I think the narrator was a mental patient who thought he was in the red or white army between 1921-1923. He also records some of his dreams. There are 10 chapters and I did not really enjoy much but the last two chapters redeemed the entire work for me. I would think this is a must read for Russian readers. I thought of so many other authors and works to compare this to that it became unmanageable to do so and I will call it very original instead.
Simon
Jul 15, 2011 rated it liked it  ·  review of another edition
Shelves: english, novel, owned
Pelevin was suggested to me by a friend and former Russian lit major as "the voice of the '90s". Knowing a bit about this period in post-Soviet history is certainly helpful in understanding the appeal of this book. A fast-paced postmodernist novel, "Buddha's Little Finger" is less of a story than a web of interwoven tales full of Russian history, contemporary social criticism, and Buddhist mysticism. Pelevin, besides having published several novels, is also a prolific author of short stories, an ...more
Oto Bakradze
mind-fucked. :o

სრული სიგიჟე.

რა წავიკითხო ეხლა ამაზე მაგარი?!
Sandra
Nov 09, 2012 rated it really liked it  ·  review of another edition
Recommended to Sandra by: Jurijs
Shelves: reviewed
***

Но я что-то слишком долго говорю. По правде сказать, я был намерен молчать до самого расстрела.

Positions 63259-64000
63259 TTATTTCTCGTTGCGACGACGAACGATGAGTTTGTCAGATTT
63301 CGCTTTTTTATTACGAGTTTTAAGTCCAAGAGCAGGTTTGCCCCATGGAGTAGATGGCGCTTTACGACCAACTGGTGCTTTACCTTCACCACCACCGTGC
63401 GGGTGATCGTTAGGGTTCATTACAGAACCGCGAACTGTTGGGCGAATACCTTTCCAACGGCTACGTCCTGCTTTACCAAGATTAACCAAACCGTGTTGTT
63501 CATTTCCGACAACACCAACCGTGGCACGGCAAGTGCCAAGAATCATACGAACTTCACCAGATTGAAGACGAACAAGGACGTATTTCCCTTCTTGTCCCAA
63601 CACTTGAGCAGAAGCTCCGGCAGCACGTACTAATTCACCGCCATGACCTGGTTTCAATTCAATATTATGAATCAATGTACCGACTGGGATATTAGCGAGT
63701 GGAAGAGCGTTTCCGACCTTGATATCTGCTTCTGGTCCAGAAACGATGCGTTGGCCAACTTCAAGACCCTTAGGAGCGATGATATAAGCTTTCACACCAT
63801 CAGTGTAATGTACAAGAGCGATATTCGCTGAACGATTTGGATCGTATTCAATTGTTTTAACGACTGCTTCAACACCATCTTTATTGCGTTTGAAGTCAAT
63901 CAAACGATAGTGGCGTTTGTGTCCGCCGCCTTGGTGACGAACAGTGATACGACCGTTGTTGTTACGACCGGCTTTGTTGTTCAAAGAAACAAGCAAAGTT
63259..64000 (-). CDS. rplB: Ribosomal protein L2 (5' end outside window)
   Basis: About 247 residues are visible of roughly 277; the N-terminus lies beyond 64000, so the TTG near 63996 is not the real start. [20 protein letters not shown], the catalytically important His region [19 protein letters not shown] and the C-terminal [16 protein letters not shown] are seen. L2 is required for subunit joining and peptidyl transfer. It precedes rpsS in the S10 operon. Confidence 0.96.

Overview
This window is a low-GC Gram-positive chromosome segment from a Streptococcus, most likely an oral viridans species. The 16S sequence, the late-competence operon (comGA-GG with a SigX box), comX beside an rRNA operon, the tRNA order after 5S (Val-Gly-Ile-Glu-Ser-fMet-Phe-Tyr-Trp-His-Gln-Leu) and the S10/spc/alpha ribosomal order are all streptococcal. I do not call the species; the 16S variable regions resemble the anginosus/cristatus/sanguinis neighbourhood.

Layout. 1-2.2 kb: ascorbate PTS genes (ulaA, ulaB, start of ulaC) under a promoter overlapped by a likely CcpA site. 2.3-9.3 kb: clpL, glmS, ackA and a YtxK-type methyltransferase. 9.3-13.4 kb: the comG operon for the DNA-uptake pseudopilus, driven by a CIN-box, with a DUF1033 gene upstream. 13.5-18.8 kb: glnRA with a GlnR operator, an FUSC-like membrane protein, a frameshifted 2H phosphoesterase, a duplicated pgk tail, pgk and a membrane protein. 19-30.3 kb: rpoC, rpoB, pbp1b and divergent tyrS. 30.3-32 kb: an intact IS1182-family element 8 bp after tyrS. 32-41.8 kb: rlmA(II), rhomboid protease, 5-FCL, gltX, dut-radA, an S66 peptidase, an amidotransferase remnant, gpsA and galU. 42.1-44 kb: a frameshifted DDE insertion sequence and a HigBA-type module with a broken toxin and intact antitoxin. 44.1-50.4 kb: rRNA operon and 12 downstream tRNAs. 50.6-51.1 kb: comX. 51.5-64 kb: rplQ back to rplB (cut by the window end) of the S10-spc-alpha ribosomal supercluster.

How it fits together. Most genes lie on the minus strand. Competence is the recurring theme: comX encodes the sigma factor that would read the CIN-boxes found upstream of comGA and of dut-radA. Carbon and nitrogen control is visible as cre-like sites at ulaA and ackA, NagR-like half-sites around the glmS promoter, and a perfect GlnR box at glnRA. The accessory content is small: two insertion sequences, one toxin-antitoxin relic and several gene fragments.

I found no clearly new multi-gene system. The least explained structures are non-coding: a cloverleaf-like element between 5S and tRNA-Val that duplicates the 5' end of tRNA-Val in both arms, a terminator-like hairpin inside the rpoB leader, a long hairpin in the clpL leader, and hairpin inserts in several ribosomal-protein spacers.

***

Шварценеггер снял очки.
Его левый глаз был чуть сощурен и выражал очень ясную и одновременно неизмеримо сложную гамму чувств, среди которых были смешанные в строгой пропорции жизнелюбие, сила, здоровая любовь к детям, моральная поддержка американского автомобилестроения в его нелегкой схватке с Японией, признание прав сексуальных меньшинств, легкая ирония по поводу феминизма и спокойное осознание
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Thurston Hunger
Liked "Omon Ra" quite a bit, and loved "Yellow Arrow." But this one was a little rougher going for me, I think I do not know enough about Russian history. That and I haven't had a psychotic break...yet. The actual title from Russian is "Chapaev and Pustota" where the former character evidently is a real Russian historical character and the latter is our hero, and translated here with an anglicized name of Voyd.